Some ants have also been discovered to be disease vectors in hospital or medical environments. Pharaoh ants, for example, have been shown to be vectors of several disease-causing bacteria.
How To Keep Safe From Ants
Knowing now that ants are capable of taking our lives, it’s best that we know how to protect ourselves. And as with most problems, prevention is better than cure. So here’s how to prevent yourself from getting stung by ants:
- Be Aware Of Your Environment. Be wary of where and what you’re stepping on. Don’t stand on their nests or food that they’re foraging.
- Wear Protective Clothing. Be sure to dress appropriately for outdoor activities. Wearing boots, socks, and tucking your pants in them may help prevent ants from getting to crawl directly on your skin.
- Use Repellents. You may use repellents to deter ants from areas which you frequent. Applying them onto possible entrances will also help keep them away from your home.
- Keep Clean. Lastly, keep your house and environment clean. Food spills, scraps, and other messes may all be potential food sources that attract and invite ants to unwanted places.
In the event that you do get stung, be mindful of your symptoms. Minor reactions which only involve pain and the development of pustules can be treated with over-the-counter products that relieve pain and prevent infection.
If however, the sting causes severe symptoms such as chest pain, loss of breath, nausea, and vomiting, get medical help immediately. If available, adrenaline (epinephrine), could be used as first-aid treatment for anaphylaxis.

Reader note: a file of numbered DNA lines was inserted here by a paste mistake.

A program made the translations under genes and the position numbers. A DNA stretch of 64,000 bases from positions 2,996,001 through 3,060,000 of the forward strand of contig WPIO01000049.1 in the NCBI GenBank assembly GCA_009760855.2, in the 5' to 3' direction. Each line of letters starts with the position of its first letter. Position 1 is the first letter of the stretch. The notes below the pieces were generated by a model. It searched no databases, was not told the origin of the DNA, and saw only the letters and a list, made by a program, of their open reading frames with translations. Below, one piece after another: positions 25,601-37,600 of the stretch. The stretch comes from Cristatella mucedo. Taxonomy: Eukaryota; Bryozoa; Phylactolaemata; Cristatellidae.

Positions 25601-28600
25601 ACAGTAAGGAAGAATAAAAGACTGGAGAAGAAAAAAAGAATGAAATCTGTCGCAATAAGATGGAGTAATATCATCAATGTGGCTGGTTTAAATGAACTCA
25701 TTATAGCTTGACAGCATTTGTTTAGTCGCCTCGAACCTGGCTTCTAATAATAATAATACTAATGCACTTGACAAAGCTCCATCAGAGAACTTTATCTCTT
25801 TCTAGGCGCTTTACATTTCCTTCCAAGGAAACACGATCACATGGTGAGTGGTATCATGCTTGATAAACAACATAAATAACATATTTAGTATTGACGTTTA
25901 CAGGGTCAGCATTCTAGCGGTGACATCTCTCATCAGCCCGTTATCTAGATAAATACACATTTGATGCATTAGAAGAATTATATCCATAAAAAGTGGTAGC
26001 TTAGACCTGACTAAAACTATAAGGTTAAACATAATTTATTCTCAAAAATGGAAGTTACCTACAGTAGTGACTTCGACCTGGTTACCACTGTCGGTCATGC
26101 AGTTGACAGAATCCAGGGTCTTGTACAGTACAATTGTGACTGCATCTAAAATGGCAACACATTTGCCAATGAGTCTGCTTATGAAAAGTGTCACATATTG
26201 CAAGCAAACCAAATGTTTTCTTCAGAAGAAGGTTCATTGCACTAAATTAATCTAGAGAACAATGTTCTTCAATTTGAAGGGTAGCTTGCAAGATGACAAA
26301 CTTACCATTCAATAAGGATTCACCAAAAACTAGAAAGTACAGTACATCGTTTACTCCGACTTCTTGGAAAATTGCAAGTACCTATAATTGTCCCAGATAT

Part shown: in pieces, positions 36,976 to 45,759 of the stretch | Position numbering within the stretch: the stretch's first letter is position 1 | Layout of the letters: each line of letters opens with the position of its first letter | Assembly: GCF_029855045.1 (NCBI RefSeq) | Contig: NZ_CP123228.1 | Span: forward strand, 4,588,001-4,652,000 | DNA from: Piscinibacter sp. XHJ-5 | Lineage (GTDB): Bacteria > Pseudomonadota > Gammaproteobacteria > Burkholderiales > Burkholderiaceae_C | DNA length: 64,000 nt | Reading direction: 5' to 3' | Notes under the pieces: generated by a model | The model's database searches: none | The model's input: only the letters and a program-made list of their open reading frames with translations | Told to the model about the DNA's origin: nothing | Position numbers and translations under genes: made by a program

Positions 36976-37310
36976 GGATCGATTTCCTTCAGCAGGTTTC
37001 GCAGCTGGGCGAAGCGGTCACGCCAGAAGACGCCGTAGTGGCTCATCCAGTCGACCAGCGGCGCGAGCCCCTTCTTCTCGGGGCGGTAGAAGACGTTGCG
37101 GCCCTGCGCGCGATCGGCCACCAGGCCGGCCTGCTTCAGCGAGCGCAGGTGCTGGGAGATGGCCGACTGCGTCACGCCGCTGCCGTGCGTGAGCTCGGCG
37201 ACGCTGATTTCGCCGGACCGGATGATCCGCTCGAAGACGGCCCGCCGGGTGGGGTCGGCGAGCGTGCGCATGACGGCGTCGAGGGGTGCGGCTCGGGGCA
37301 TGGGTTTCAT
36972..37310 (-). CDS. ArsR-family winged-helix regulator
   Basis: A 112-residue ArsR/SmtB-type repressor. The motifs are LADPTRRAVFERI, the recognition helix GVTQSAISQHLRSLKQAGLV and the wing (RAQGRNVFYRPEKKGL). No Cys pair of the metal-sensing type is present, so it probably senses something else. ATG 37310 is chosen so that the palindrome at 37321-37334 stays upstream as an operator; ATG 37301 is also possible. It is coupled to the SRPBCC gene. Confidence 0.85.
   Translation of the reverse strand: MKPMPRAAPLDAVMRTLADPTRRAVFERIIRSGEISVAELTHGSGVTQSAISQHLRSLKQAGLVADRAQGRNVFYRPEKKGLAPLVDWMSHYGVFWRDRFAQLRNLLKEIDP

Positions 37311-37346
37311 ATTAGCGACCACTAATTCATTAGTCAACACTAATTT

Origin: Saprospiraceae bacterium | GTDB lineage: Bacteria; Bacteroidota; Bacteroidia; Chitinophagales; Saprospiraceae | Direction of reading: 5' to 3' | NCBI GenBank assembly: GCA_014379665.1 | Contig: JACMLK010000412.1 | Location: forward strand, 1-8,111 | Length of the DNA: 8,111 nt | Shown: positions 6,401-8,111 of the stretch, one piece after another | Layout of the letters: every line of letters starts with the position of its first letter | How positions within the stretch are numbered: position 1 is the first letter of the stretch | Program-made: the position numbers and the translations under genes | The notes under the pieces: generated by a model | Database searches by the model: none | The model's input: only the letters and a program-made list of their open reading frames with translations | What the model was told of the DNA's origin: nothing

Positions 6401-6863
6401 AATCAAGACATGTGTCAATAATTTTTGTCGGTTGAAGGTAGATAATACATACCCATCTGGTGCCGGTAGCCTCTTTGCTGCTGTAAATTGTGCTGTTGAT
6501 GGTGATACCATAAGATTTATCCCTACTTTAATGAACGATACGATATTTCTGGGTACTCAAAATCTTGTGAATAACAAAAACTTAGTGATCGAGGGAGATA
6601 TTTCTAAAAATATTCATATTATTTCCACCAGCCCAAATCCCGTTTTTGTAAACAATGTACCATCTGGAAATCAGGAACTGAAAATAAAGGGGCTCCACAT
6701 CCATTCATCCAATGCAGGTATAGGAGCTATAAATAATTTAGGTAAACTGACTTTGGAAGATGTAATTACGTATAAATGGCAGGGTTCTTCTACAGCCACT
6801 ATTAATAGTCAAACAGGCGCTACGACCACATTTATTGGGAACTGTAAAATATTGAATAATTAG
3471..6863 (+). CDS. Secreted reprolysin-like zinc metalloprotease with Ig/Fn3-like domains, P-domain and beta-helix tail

Ants To Look Out For
Keep in mind that not all ants are dangerous, and many of the ones we encounter are in fact beneficial and peaceful creatures. But as you already know, there are those that are quite deadly, so here are the ones you have to look out for:
Fire Ants. These dull red colored ants are notorious for their aggression and painful and potent stings. When disturbed these ants don’t hesitate to attack and sting their victims multiple times. What’s worse is that they work in groups, so expect multiple ants to be stinging at once. These ants have taken a considerable number of lives. In fact an old article from 1999 states that fire ants have caused at least 80 deaths then. Wonder how many more they’ve taken all these years later.
Bulldog / Jack Jumper Ants. If you’re from Australia, then be wary of these two ants. Both from the genus Myrmecia, these black solitary ants are easily noticeable due to their large eyes and mandibles. Like fire ants, they possess extremely potent stings which may cause anaphylactic reactions. In fact, both these ants have caused string related fatalities, in some cases killing their victims within 20 minutes of a single sting.
Army / Driver Ants. Unlike the previously listed ants, army and driver ants aren’t necessarily known for stinging. Instead, they prefer to rely on their powerful jaws and scissor-like mandibles to tear their prey into shreds. These ants which move in large groups are notorious for destroying and eating everything in their path, and pretty much the closest to the deadly ants found in movies. With all that said though, they can only really hurt you if you don’t move and let them bite you. So they’re mostly dangerous for infants or the inebriated.
It’s quite scary knowing that some ants can actually harm and kill us, especially since they’re so numerous and common. Keep in mind though that not all ants are dangerous, and fatality from those that are considered deadly, is still relatively rare.
Most ants only attack when they’re disturbed or threatened, so if you’re careful and do your best to prevent these attacks from happening, then you’re pretty much safe.